Browse Prior Art Database

Chuck for Automatic Wafer Processing

IP.com Disclosure Number: IPCOM000034333D
Original Publication Date: 1989-Feb-01
Included in the Prior Art Database: 2005-Jan-27
Document File: 2 page(s) / 83K

Publishing Venue

IBM

Related People

Gasper, A: AUTHOR [+4]

Abstract

This article describes a universal design chuck which can be used in a number of measurement and inspection machines to hold a 125 mm diameter wafer in accurate position during processing. A silicone wafer goes through many machines during its manufacturing process. All of these steps are done in a class 100 room environment. Some of these machines do measurements on features of microscopic size, and other machines do inspection for contaminants. The chuck disclosed herein is designed to hold the wafer on the machine (Image Omitted) while the measurement or inspection is being done. The wafer is handled many times as it goes from one machine to another during processing. It is important that the wafer be handled with care to prevent edge chipping breaking into pieces. Fig.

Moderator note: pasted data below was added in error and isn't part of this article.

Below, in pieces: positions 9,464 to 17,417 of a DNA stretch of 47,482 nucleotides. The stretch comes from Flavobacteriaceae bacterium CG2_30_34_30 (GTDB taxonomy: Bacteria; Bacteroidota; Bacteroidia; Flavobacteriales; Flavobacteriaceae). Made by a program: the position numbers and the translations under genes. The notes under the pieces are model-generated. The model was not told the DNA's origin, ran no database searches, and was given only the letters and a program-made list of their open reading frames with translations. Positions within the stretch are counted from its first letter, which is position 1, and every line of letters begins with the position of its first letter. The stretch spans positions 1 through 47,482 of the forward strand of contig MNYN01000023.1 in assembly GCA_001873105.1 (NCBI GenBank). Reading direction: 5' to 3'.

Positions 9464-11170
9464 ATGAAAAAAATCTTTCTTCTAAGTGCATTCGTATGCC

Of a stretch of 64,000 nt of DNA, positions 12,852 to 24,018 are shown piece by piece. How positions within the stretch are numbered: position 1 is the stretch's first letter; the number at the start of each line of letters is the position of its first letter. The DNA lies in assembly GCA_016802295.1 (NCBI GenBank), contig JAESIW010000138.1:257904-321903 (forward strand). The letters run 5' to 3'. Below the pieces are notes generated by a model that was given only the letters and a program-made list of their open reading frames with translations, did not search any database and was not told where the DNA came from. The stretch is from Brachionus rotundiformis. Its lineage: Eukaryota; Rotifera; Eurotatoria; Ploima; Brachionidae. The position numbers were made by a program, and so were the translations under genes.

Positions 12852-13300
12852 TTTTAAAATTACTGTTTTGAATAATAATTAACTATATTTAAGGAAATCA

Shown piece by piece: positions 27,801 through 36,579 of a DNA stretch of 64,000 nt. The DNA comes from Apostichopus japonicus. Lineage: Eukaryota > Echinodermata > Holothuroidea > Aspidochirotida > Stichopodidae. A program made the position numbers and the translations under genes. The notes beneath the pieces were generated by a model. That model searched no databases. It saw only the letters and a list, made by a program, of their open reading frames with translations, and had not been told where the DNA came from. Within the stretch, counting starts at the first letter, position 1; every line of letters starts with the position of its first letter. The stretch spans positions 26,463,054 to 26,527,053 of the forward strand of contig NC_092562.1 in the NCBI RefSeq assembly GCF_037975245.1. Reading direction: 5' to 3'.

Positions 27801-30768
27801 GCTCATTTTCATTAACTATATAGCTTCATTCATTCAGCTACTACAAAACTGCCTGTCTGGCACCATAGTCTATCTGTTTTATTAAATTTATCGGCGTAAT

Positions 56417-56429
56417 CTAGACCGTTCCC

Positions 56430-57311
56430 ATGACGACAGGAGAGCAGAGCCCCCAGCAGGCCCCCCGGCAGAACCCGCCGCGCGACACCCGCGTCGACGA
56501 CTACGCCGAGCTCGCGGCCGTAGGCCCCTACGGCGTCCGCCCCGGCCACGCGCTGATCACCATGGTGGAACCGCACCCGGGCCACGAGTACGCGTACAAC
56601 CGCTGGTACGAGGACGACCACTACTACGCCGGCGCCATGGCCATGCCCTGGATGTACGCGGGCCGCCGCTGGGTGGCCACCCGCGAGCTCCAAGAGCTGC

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Chuck for Automatic Wafer Processing

This article describes a universal design chuck which can be used in a number of measurement and inspection machines to hold a 125 mm diameter wafer in accurate position during processing. A silicone wafer goes through many machines during its manufacturing process. All of these steps are done in a class 100 room environment. Some of these machines do measurements on features of microscopic size, and other machines do inspection for contaminants. The chuck disclosed herein is designed to hold the wafer on the machine

(Image Omitted)

while the measurement or inspection is being done. The wafer is handled many times as it goes from one machine to another during processing. It is important that the wafer be handled with care to prevent edge chipping breaking into pieces. Fig. 1 is a top view showing a wafer 1 resting on chuck 2 in the clamped state. Fig. 2 is a cross-section along line A-A of Fig. 1. The wafer is roughly placed on top of the chuck by a wafer handler which automatically loads and unloads wafers. The chuck is made of stainless steel to prevent contamination of the wafer. A clamp 4 is spring loaded towards the wafer by spring 7 which exerts a controlled force on the wafer. The clamp force is counteracted by an eccentric cam 6 until the wafer is fully located against V-notch locater pin 8. As the wafer slides into position, it is located between two pins on the clamp and the V-notch locator pin. In the closed positio...